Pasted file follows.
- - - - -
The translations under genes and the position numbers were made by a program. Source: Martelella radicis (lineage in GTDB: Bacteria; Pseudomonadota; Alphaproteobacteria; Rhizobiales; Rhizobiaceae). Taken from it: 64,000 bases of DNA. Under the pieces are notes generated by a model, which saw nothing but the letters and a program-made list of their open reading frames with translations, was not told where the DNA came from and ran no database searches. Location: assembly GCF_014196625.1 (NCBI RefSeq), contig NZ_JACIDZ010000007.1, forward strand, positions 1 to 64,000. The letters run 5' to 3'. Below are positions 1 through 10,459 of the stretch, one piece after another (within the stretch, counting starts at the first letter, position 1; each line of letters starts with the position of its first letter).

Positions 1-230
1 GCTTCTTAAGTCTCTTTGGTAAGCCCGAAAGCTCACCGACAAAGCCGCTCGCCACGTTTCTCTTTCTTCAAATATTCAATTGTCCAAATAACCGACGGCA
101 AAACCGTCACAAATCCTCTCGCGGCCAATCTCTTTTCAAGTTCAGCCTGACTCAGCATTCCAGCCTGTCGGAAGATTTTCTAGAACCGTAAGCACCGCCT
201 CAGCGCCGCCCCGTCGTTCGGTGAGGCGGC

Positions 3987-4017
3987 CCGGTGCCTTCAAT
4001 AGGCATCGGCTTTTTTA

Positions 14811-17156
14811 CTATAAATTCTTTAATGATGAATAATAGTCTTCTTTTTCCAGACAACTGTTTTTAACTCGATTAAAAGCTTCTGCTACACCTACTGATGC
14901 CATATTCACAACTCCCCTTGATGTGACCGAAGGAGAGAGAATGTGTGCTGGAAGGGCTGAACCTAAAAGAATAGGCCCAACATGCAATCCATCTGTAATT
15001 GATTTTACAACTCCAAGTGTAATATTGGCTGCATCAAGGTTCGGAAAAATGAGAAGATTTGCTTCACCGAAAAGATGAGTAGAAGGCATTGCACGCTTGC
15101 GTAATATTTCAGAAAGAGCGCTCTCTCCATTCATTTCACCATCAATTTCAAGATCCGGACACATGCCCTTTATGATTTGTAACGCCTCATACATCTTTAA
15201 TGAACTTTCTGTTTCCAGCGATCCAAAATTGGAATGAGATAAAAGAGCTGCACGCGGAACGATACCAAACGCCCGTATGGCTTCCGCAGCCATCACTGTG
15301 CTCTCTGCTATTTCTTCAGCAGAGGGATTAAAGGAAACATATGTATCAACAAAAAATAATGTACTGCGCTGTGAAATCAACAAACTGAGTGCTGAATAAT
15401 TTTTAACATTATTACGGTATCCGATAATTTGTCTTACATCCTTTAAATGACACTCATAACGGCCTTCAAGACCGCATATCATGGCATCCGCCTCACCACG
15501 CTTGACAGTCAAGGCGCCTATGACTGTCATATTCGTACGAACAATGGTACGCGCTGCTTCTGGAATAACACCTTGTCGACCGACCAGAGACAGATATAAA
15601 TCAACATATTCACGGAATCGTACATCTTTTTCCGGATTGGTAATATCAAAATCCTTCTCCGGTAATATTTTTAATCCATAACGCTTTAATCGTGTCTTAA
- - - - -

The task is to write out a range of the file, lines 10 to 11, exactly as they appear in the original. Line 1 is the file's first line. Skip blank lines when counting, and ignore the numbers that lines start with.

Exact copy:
14811 CTATAAATTCTTTAATGATGAATAATAGTCTTCTTTTTCCAGACAACTGTTTTTAACTCGATTAAAAGCTTCTGCTACACCTACTGATGC
14901 CATATTCACAACTCCCCTTGATGTGACCGAAGGAGAGAGAATGTGTGCTGGAAGGGCTGAACCTAAAAGAATAGGCCCAACATGCAATCCATCTGTAATT